Nik Venet, credited with discovering the Beach Boys for Capitol Records, has died of complications from treatment for Burkitt’s lymphoma. He was 61.
Venet died Friday at County-USC Medical Center, said Susan Crawford, his partner in the independent Evening Star Records company.
Born Nikolas Kostantinos Venetoulis on Dec. 3, 1936, in Baltimore, Venet began his career at 17 as a writer in New York’s famed Brill Building pop song factory, where he rented a small office with Bobby Darin. He moved to Los Angeles at 19 and went to World Pacific Records, where he worked with monologuist Lord Buckley, then became a staff producer and talent scout with Capitol.
In 1962 he came in contact with the Beach Boys through Murry Wilson, who was managing the band that consisted of his sons Brian, Carl and Dennis, along with their cousin Mike Love and neighbor Al Jardine. The surf culture the group celebrated in their independent single “Surfin’ ” was just a minor Southern California phenomenon, but Venet took the Beach Boys into the studio and oversaw the group’s first albums, an experience Brian Wilson has credited with helping him learn the craft of production.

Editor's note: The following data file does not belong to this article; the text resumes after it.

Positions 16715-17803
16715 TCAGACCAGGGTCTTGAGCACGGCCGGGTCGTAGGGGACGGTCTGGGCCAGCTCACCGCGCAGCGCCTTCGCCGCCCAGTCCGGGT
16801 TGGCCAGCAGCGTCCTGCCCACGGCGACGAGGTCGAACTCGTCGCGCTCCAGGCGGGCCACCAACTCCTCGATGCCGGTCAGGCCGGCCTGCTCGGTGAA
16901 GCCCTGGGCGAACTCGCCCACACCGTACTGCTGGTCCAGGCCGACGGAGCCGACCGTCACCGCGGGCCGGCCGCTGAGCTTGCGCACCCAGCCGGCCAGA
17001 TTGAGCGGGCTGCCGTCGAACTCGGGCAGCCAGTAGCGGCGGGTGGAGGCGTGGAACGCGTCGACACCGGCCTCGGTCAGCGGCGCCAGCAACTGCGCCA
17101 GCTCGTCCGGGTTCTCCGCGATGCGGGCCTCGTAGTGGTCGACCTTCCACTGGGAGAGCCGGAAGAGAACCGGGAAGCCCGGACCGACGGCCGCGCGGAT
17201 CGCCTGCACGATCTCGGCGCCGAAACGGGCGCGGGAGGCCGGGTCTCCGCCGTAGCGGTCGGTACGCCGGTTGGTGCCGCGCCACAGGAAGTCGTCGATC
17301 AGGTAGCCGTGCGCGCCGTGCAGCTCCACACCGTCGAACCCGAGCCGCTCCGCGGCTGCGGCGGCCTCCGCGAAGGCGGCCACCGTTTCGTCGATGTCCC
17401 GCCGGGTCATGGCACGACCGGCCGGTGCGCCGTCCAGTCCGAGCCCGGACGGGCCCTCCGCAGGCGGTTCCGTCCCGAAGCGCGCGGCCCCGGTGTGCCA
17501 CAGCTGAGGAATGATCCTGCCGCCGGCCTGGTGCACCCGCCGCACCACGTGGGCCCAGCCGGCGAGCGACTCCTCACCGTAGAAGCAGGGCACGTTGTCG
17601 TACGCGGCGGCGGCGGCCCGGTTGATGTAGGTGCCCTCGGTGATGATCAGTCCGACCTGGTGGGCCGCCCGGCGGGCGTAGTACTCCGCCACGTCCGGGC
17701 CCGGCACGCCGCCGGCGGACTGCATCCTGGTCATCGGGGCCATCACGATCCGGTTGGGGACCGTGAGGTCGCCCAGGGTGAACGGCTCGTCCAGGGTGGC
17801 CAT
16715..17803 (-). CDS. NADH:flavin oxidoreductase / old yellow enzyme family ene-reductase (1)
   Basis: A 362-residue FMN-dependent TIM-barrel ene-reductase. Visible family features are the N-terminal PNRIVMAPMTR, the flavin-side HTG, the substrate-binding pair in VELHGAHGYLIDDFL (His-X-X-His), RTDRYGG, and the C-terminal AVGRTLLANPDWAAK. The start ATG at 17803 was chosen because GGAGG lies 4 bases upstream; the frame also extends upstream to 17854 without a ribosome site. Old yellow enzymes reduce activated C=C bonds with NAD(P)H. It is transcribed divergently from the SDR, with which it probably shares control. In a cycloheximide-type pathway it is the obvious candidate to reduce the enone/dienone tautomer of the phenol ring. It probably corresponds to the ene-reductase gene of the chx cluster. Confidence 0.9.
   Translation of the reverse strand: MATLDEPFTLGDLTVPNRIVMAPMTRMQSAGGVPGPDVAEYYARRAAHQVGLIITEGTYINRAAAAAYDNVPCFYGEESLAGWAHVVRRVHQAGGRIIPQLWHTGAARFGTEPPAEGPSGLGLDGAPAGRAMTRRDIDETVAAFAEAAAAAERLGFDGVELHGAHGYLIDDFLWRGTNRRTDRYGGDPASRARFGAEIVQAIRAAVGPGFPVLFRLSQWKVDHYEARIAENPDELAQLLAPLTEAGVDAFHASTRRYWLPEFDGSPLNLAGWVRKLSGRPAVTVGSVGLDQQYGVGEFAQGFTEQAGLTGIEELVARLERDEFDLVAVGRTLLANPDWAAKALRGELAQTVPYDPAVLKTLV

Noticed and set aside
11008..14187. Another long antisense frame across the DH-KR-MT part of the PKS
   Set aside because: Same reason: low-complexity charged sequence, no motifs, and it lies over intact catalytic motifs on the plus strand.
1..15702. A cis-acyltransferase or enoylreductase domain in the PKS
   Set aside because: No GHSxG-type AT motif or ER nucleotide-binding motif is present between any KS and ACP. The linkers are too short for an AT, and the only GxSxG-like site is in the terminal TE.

Among the acts Venet subsequently signed at Capitol were Lou Rawls, Glen Campbell, Jim Croce, the Stone Poneys (a folk trio featuring a young Linda Ronstadt, which had a 1967 hit with “Different Drum,” written by Mike Nesmith), Fred Neil (who wrote the song “Everybody’s Talkin’ ” for the film “Midnight Cowboy”), and John Stewart (whose “Daydream Believer” was a big hit for the Monkees).
In the early 1970s he helped found United Artist Records, working with performers ranging from Don McLean--Venet was executive producer of his “American Pie"--to Frank Zappa.
His Evening Star Records roster includes singer-songwriters Sarah Kim Wilde and Harriet Schock, and Venet’s final project was production of an upcoming original cast album for the off-Broadway musical “The Last Session” composed by Steve Schalchlin.
Venet was active in civil rights causes, marching with the Rev. Martin Luther King Jr. and in recent years working on the campaign to preserve Point Concepcion, held by Native Americans to be sacred ground.
He is survived by his longtime companion Harriet Schock; his son, Nick Venet Jr. of Los Angeles; brothers Ted and Steve Venetoulis; a sister, Elenie Venetoulis; and his mother, Flora Venetoulis.
A memorial is planned for 7 p.m. Friday at the Santa Monica headquarters of the National Academy of Recording Arts & Sciences, 3402 Pico Blvd.